Skip to content

Kalen Schlatter found guilty of murder in killing of Tess Richey


TORONTO — A Toronto man was found guilty of first-degree murder Monday in the killing of a young woman whose body was found crumpled at the bottom of an outdoor stairwell days after she failed to return from a night out with a friend.

Jurors convicted Kalen Schlatter after three days of deliberation in a courthouse that was largely deserted due to precautions surrounding the novel coronavirus. The case was one of two jury trials allowed to proceed as Ontario's Superior Court wound down its operations.

Schlatter had pleaded not guilty to first-degree murder in the November 2017 killing of Tess Richey, a 22-year-old woman whose disappearance sparked a widespread search in Toronto's gay village.

The conviction on first-degree means jurors found Schlatter sexually assaulted Richey as part of the same series of events that led him to kill her.

In his instructions to the jury last week, Ontario Superior Court Justice Michael Dambrot said that if jurors believed beyond a reasonable doubt that Schlatter had strangled Richey but not that he had sexually assaulted her, they must instead find him guilty of second-degree murder.

First-degree murder carries an automatic life sentence with no chance of parole for 25 years. A sentencing hearing has been scheduled for Wednesday, and the court may hear victim impact statements from Richey's friends and family.

Richey, an aspiring flight attendant, went out with a high school friend to drown her sorrows following a painful breakup on November 24, 2017, court heard during trial. She never made it home.

Prosecutors alleged Schlatter "stalked and isolated" Richey, whom he'd met after they left the same club, and tried to prevent her from going home because he was determined to have sex with her.

The Crown argued he lured her into a dark alley when she tried to go meet her Uber, then sexually assaulted her and strangled her when she put up a fight.

Testifying in his defence earlier this month, Schlatter told the court Richey led him down an alley to the stairwell to "make out" hours after they met.

He said Richey did not want to have sex because she was on her period, but they continued to make out for a while. Schlatter said he ejaculated in his pants and they parted ways a short time later.

The 23-year-old said he left Richey alone — and alive — in the alley.

During trial, court heard Schlatter's semen was found on Richey's pants and his saliva was found on the inside of her bra.

Jurors also viewed surveillance footage that showed Schlatter and Richey walking together towards the alley around 4:15 a.m., then Schlatter emerging alone roughly 45 minutes later.

Richey was never seen leaving the alley, which is between two buildings and fenced off at the back. Her body was found in the stairwell days later by her mother and a family friend.

A forensic pathologist testified Richey died from strangulation, likely with a soft ligature.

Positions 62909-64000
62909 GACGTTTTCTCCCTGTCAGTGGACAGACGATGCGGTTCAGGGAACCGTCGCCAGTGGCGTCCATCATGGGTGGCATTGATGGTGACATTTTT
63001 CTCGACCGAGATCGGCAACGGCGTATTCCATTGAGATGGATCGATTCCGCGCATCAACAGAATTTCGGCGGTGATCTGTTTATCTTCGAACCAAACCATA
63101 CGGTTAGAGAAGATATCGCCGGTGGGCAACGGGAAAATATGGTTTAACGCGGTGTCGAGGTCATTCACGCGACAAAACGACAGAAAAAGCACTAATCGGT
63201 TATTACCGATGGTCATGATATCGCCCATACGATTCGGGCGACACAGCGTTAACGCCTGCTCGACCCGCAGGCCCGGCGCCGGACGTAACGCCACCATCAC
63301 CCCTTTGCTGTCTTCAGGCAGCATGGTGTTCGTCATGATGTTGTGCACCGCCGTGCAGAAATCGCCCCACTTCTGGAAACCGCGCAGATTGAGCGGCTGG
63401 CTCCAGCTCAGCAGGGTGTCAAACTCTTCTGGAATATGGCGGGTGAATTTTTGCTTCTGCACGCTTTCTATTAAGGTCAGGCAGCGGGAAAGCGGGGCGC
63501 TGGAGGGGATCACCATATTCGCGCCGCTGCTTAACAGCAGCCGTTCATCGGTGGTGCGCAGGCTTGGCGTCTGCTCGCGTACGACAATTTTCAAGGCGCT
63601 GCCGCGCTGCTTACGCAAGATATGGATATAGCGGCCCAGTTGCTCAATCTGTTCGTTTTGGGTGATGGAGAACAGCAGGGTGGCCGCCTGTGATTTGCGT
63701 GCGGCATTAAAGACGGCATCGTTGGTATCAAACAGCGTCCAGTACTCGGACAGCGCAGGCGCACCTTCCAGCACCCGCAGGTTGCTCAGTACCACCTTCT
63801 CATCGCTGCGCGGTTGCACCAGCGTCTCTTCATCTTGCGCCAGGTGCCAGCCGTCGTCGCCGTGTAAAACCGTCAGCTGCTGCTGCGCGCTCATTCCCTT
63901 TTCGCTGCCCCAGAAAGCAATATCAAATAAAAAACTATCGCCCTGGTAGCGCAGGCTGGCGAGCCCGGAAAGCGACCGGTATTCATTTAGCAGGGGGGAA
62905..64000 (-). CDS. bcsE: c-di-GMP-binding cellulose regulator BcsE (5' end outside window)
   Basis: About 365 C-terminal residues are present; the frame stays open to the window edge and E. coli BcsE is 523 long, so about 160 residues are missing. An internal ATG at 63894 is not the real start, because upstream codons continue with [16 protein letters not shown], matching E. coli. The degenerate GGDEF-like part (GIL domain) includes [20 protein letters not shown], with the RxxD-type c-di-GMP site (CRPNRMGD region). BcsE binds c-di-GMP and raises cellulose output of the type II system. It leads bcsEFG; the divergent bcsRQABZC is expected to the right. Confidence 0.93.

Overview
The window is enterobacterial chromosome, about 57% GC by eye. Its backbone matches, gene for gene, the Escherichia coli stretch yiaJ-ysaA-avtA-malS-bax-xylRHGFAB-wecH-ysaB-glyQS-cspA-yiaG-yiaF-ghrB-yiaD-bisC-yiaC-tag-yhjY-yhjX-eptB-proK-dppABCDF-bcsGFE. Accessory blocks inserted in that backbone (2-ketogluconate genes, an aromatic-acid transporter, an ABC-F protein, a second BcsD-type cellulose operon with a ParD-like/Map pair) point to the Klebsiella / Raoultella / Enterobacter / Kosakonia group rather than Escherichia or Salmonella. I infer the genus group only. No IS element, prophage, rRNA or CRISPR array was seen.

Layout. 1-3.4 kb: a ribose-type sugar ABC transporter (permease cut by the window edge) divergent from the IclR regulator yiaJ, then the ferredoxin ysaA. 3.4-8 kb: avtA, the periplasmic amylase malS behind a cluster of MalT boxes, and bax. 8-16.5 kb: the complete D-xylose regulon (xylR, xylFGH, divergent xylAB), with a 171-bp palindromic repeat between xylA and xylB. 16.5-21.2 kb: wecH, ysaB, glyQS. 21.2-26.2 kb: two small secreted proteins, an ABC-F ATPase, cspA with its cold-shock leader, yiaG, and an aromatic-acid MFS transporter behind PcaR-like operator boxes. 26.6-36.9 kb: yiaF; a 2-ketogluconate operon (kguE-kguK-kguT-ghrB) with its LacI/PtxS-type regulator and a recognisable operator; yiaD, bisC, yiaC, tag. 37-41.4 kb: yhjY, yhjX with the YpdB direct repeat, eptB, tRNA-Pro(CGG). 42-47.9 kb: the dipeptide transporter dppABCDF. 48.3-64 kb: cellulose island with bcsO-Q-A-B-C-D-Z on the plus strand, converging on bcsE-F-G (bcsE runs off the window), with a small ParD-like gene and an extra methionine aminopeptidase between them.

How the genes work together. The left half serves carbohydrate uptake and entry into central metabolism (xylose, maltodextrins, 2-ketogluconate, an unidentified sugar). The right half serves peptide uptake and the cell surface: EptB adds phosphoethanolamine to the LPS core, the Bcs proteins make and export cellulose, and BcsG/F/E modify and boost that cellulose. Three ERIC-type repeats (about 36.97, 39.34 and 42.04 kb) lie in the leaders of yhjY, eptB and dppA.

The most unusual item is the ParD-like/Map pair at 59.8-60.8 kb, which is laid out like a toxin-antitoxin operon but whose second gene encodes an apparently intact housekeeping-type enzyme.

In her closing arguments last week, prosecutor Bev Richards argued Richey showed no interest in Schlatter, pointing to the lack of physical contact between them over dozens of security videos from that night.

Richards called Schlatter's account "pure fantasy," arguing Richey wanted to go home, not make out in a concrete stairwell.

No one will ever know why Richey agreed to head down the alley with Schlatter, but it's possible he offered to walk her to her ride, Richards said.

Court also heard testimony from Schlatter's former cellmate, a career criminal turned jailhouse informant, and two undercover officers who said Schlatter confided in them.

The informant, who can only be identified as E.S., told jurors Schlatter confessed to strangling Richey with a scarf after she refused to have sex with him. He also told the court Schlatter showed no remorse and only felt sorry for himself.

The undercover officers, meanwhile, said Schlatter described making out with Richey and ejaculating in his pants but not having sex because she was on her period. They said Schlatter told them Richey was alive when he left her.

The defence argued Schlatter was an "easy target" for investigators because he was the last person seen with Richey, but insisted he was innocent.

Defence lawyer Lydia Riva said in her closing submissions that the Crown had not proven beyond a reasonable doubt that her client was the only one who had the opportunity to kill Richey.

She pointed to another man seen in the area that night as a potential alternate suspect, suggesting he jumped at least one tall fence to get into the alley in the moments after Schlatter left.

Riva also urged jurors to disregard E.S.'s testimony, arguing the informant was testifying in an effort to get special consideration from the justice system. She suggested that what E.S. called a confession was in fact her client recounting information and accusations put to him by detectives.

The defence lawyer also argued the undercover officers took some of Schlatter's comments out of context, particularly the ones where he bragged about his sexual conquests. Riva noted, however, that Schlatter did not tell the pair he had killed Richey.

This report by The Canadian Press was first published March 23, 2020.

Paola Loriggio, The Canadian Press

push icon
Be the first to read breaking stories. Enable push notifications on your device. Disable anytime.
No thanks